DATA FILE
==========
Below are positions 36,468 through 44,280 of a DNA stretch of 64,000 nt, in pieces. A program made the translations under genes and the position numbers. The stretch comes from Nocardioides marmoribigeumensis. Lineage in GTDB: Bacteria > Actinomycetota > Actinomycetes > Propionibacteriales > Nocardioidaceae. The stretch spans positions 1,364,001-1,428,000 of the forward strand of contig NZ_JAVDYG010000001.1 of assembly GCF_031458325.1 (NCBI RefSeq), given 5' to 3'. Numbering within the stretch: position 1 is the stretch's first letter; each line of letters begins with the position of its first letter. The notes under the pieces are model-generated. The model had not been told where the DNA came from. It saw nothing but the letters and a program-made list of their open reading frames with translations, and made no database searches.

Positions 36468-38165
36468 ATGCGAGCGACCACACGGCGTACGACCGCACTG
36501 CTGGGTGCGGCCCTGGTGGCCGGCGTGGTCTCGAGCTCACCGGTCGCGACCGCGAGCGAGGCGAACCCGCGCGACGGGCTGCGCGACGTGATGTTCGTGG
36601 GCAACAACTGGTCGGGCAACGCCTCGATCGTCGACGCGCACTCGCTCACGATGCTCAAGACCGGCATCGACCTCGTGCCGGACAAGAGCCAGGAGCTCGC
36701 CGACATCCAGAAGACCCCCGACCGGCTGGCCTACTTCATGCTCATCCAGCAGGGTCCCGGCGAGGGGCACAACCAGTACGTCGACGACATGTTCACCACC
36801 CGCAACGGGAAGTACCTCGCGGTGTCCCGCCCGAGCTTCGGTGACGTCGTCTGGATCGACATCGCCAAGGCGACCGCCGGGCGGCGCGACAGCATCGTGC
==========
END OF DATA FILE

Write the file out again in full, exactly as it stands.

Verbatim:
Below are positions 36,468 through 44,280 of a DNA stretch of 64,000 nt, in pieces. A program made the translations under genes and the position numbers. The stretch comes from Nocardioides marmoribigeumensis. Lineage in GTDB: Bacteria > Actinomycetota > Actinomycetes > Propionibacteriales > Nocardioidaceae. The stretch spans positions 1,364,001-1,428,000 of the forward strand of contig NZ_JAVDYG010000001.1 of assembly GCF_031458325.1 (NCBI RefSeq), given 5' to 3'. Numbering within the stretch: position 1 is the stretch's first letter; each line of letters begins with the position of its first letter. The notes under the pieces are model-generated. The model had not been told where the DNA came from. It saw nothing but the letters and a program-made list of their open reading frames with translations, and made no database searches.

Positions 36468-38165
36468 ATGCGAGCGACCACACGGCGTACGACCGCACTG
36501 CTGGGTGCGGCCCTGGTGGCCGGCGTGGTCTCGAGCTCACCGGTCGCGACCGCGAGCGAGGCGAACCCGCGCGACGGGCTGCGCGACGTGATGTTCGTGG
36601 GCAACAACTGGTCGGGCAACGCCTCGATCGTCGACGCGCACTCGCTCACGATGCTCAAGACCGGCATCGACCTCGTGCCGGACAAGAGCCAGGAGCTCGC
36701 CGACATCCAGAAGACCCCCGACCGGCTGGCCTACTTCATGCTCATCCAGCAGGGTCCCGGCGAGGGGCACAACCAGTACGTCGACGACATGTTCACCACC
36801 CGCAACGGGAAGTACCTCGCGGTGTCCCGCCCGAGCTTCGGTGACGTCGTCTGGATCGACATCGCCAAGGCGACCGCCGGGCGGCGCGACAGCATCGTGC